Anyway, so he opens the door, and he sees my sister, and he’s like, “Hey, what’re you doing here?” And he sees me and his jaw drops. He’d just had chemotherapy, lost all his hair—no eyebrows, no moustache, nothing. He looked like an old man. He said, “Come in,” and he came and gave me a big hug and started crying, and that was just odd, you know. And he was like, “This is weird,” and I was like, “Yeah, this is weird,” and then we went and we sat down and we talked, me and my sister and him and his wife. And then my sister and his wife left, and he and I had the conversation that we’d never had—the conversation I’ve always wanted to have with my dad, because we’re both men now and I think he sees me as one. He never brought up any of the stories, but he did say, “It seems like you’re good at what you’re doing.” And then, it was crazy, but I told him, “Dad, I don’t really like you.” And he was like, “Well, I don’t really like you, either.” And we both nodded and came to the conclusion that it would be best if we continued not speaking to each other. And we were both happy about that.

But: he’s reached out a couple of times since. Is it worth jumping back into that pool? I’m not sure. So I haven’t called him back, and not as a fuck-you. I’m a sensitive, delicate flower, and I need to take care of myself, and maybe I don’t need to put that stress on my heart and my soul right now.

Rumpus: You don’t want to be masochistic.

Aguero: Exactly. Exactly. I also don’t want to be sadistic. I don’t need to rip myself up, but I also really don’t need to hurt him.

Rumpus: So, getting a little lighter: can you tell me how a good story works?

Aguero: Well, a story is about a moment. Everybody’s first instinct is to try to tell their whole life story in five minutes. That’s impossible. A really good story is always built around a moment. It could be the moment of choice, of tragedy, of realization. So you start with a platform—who you were, what you did every day—which lets us know who you are. Then you tell us, in that pivotal moment, what happened, and then you explain how you dealt with it. If it’s a house fire, you didn’t choose to have a house fire, but the interesting part of the story is how you chose to deal with it. If a story doesn’t have a bit of change or realization or something like that in it, it’s not a story, it’s an anecdote. So it has to be something that has affected you in some way.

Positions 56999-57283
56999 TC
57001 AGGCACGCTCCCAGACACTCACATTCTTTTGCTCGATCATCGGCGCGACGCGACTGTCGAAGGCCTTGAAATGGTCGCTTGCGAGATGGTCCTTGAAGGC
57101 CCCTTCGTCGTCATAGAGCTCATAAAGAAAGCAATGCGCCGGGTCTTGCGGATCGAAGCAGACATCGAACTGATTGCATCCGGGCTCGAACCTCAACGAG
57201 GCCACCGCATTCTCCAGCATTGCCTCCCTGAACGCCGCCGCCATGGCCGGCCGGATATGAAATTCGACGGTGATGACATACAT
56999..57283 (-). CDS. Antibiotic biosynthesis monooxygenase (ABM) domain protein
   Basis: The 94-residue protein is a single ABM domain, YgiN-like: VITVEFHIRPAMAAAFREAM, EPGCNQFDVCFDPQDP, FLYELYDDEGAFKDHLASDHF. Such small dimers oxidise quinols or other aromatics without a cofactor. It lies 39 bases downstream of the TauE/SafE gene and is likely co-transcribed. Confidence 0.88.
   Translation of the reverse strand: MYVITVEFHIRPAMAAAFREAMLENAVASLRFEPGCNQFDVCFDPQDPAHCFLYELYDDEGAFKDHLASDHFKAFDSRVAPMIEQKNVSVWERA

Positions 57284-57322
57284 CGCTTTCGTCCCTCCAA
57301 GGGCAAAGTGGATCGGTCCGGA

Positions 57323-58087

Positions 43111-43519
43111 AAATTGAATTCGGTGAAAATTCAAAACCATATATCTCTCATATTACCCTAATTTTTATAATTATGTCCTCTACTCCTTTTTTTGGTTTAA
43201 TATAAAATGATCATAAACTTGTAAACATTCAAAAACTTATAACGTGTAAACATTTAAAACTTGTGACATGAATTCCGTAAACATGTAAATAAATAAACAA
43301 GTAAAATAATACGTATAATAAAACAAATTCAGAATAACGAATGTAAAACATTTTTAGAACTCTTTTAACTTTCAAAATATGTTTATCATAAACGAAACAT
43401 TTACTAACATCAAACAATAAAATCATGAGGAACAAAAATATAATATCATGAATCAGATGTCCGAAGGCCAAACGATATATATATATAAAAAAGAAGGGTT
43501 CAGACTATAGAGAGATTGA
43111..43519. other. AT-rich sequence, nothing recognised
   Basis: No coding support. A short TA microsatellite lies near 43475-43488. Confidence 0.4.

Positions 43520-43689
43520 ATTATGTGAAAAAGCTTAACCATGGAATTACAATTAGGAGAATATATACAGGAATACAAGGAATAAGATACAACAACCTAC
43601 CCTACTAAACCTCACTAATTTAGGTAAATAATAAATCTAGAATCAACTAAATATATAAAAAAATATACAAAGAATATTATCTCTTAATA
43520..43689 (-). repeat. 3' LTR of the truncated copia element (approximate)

Rumpus: Okay, this is maybe a stupid question, but can you explain why change is integral to a story?

Aguero: Well, I think it just shows the reason why you remembered it and want to relay these things to other people.

Rumpus: Because it struck something in you.

Aguero: We’re surrounded by stimuli, and the things that stick with us stick with us for a reason. And our different points of view can cause two people to tell different stories, even about the same event. Which is real? They both are. That’s another part of storytelling: you have to commit to that truth, and that means not joking your way around it an emotional moment. It means saying, “I’m scared.” “I’m angry.” If somebody is telling a story and they’re not being loyal to the emotional truth of their story, then they’re doing the story a disservice. As a storyteller, you’re a vessel for the story. It passes through you, and these people are going to hear it. It’s not your job to make it entertaining, it’s not your job to make it funny, it’s not your job to put in a joke, none of that is—your job is to simply say what happened.

Rumpus: That relieves a lot of pressure.